State education department officials also are interested in the technology. The education department's demonstration project, a joint effort with the Cement and Concrete Products Industry of Hawaii, involves paving two rows of parking stalls, about 4,200 square feet, at 'Ewa Beach Elementary, said Jadine Urasaki, public works manager for the department.
DOE officials are looking toward more projects using sustainable materials, and may use pervious concrete at other schools that have a soil substructure favorable for such pavement, Urasaki said.
Grove Farm, believed to be the first in the state to use pervious concrete, paved its employee parking lot with the permeable material about a year ago to test its performance and durability.
The company is considering incorporating porous pavement like pervious concrete or porous asphalt in its Wailani master planned project, which includes commercial, residential and industrial development, said Grove Farm senior vice president Michael Tresler.
"Our plan was to get experience and data on the pervious surface with the longer range plan to employ this pervious surfaces in our master plan project to recapture runoff water, recycle and reuse the gray water for irrigation," he said.
Tresler said so far the pervious concrete surface parking lot is holding up and working as hoped.
"When it rains, you don't see runoff," he said. "It pretty much percolates through. It's pretty neat, actually."
The use of pervious concrete has been growing "exponentially" in the country in the past five to 10 years, in part because of stricter U.S. Environmental Protection Agency requirements for storm-water management, said Bruce Ferguson, Franklin professor of landscape architecture for the University of Georgia. The concrete industry also established pervious concrete installation standards several years ago, he said.
He said in addition to controlling storm-water runoff, pervious concrete is being used to recharge groundwater and allow trees along sidewalks and in parking lots — which typically have limited rooting space — to grow to full maturity. It's also been shown to be a treatment medium for urban pollutants, he said.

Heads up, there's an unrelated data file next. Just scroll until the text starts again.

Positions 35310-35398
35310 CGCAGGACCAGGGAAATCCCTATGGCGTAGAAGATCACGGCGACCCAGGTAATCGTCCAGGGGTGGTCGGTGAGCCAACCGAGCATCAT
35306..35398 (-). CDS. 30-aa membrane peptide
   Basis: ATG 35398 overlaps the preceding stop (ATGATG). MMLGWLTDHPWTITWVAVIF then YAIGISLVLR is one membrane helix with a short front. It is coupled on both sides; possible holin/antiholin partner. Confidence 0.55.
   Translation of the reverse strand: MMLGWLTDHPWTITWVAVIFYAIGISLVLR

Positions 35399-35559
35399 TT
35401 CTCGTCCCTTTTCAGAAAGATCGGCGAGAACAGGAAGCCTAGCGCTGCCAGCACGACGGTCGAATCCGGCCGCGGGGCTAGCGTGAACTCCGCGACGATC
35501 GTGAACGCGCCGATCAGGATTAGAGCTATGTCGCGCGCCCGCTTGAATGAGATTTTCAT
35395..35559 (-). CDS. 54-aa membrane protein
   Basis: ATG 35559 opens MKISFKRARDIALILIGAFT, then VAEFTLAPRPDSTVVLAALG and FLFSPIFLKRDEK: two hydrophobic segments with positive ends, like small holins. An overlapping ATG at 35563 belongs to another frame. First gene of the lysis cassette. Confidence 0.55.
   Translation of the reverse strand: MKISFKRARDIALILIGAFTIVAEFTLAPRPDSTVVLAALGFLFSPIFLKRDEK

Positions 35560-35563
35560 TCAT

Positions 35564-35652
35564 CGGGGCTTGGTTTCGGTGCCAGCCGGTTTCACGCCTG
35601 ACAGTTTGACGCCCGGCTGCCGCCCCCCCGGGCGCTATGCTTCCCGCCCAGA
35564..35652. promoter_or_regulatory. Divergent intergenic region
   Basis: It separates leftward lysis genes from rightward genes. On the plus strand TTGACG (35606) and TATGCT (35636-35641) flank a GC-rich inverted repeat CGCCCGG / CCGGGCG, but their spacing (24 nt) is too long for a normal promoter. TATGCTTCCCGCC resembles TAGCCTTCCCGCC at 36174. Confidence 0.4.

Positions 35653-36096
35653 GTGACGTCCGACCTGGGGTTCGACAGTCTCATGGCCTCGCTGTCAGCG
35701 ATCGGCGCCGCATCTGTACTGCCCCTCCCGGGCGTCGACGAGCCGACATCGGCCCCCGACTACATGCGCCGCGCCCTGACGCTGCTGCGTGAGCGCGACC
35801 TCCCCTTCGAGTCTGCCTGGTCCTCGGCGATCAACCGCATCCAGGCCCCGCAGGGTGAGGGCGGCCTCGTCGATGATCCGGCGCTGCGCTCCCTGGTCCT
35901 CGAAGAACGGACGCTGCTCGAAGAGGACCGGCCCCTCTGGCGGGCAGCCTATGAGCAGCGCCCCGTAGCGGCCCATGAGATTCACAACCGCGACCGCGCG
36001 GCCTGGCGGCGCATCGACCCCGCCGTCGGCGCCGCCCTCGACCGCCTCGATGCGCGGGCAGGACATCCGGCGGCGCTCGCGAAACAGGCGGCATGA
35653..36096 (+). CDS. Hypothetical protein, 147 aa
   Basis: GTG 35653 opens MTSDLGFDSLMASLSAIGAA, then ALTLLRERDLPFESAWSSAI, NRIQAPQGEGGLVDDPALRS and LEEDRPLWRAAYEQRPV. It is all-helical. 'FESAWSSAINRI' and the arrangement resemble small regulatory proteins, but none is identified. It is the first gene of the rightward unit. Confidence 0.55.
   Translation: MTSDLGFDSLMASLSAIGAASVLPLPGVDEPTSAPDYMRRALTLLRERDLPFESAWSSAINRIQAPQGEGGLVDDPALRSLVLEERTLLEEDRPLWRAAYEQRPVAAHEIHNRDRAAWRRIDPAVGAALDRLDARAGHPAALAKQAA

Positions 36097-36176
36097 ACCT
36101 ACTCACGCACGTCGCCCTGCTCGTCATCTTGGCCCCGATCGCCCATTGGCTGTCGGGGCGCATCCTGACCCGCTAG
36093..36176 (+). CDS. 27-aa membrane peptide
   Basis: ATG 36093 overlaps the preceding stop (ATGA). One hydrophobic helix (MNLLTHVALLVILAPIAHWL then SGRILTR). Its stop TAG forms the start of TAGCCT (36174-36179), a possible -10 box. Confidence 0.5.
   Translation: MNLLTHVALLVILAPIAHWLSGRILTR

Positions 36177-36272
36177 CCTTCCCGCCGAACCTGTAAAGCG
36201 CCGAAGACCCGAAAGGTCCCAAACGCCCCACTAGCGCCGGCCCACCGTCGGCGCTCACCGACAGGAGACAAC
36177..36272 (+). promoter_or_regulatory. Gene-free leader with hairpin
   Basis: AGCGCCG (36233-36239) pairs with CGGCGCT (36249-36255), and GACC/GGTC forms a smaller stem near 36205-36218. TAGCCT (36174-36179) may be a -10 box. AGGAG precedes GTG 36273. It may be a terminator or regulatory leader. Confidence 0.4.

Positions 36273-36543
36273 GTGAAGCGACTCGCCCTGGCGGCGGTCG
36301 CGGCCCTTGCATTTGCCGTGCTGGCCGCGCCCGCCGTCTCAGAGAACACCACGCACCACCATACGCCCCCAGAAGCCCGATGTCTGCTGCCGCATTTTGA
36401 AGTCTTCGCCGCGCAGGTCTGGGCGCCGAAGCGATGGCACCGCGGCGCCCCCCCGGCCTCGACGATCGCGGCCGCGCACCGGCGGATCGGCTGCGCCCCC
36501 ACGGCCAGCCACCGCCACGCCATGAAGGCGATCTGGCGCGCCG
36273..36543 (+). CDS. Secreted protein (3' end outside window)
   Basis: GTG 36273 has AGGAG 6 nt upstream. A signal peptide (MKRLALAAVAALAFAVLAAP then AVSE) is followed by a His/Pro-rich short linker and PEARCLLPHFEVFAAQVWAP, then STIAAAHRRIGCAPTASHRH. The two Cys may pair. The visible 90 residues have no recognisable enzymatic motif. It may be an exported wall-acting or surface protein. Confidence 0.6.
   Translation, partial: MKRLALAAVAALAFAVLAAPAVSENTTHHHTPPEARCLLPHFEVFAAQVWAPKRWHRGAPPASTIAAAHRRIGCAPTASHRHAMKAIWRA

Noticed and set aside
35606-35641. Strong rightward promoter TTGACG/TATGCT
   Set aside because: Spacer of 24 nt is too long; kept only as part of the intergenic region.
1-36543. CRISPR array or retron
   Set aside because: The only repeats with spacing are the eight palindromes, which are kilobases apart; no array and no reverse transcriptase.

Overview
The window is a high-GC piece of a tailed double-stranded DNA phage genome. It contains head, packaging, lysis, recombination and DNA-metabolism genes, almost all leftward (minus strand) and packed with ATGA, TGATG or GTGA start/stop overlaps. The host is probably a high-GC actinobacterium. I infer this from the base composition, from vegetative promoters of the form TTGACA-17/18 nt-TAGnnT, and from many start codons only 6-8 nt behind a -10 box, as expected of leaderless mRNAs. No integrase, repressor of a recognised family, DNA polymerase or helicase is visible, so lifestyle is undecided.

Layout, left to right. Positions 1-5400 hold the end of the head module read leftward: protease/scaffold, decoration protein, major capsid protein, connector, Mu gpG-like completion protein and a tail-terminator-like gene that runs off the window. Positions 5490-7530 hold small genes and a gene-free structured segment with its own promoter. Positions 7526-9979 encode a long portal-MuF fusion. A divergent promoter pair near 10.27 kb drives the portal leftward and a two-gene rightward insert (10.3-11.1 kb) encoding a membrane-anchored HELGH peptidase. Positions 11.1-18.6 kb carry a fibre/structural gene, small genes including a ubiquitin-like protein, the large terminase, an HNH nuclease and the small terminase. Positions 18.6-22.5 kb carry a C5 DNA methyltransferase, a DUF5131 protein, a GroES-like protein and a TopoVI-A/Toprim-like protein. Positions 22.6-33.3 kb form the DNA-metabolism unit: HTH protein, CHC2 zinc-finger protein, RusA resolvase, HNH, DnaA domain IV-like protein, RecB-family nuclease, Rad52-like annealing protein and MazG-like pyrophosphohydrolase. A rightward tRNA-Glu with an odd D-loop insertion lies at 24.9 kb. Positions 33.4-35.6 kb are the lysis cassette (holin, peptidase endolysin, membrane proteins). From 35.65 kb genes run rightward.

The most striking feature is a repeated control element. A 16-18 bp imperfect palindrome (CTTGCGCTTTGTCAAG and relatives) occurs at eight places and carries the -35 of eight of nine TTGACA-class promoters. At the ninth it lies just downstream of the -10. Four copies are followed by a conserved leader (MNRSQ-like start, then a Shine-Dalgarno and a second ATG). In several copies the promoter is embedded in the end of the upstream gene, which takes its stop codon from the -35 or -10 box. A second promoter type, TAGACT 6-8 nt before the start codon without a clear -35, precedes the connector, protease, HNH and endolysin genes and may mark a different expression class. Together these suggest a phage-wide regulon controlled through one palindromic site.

Porous asphalt also is available but is not as widely used as pervious concrete, in part because the asphalt industry has not yet established installation standards, Ferguson said.
While the use of pervious concrete is relatively new in Hawai'i, the product has been around on the Mainland for decades, said Wayne Kawano, president of the Cement and Concrete Products Industry of Hawaii, a nonprofit trade organization.
"Before it might have been considered, 'Well, it costs too much,' " he said. "But now if you look at it as a whole ... water retention system, then it may certainly be more cost effective."
Projects in states like Florida and Georgia have used pervious concrete for more than a decade.
The first use of pervious concrete in Atlanta is believed to be the driveway and turnout for Southface Energy Institute in 1996, according to the Georgia Concrete and Products Association.
Southface, an environmental consulting group, hasn't experienced any problems with the pervious concrete, said Southface public relations coordinator Ku'ulei Sako.
"The pervious concrete at Southface allows rainwater to trickle through the driveway and sidewalks to provide water to the plants and trees, while providing storm-water drainage for the sidewalks, driveways and other public areas," Sako said. "In metropolitan cities, like Atlanta, it also helps to reduce the heat and provide cooler temperatures while minimizing the impact on the environment."
Gordon Kenna, executive director of the Georgia Concrete and Products Association, said a stadium parking lot paved with pervious concrete in Chattanooga, Tenn., was designed to collect the water that seeps through the concrete for irrigation.
Reach Lynda Arakawa at email@example.com.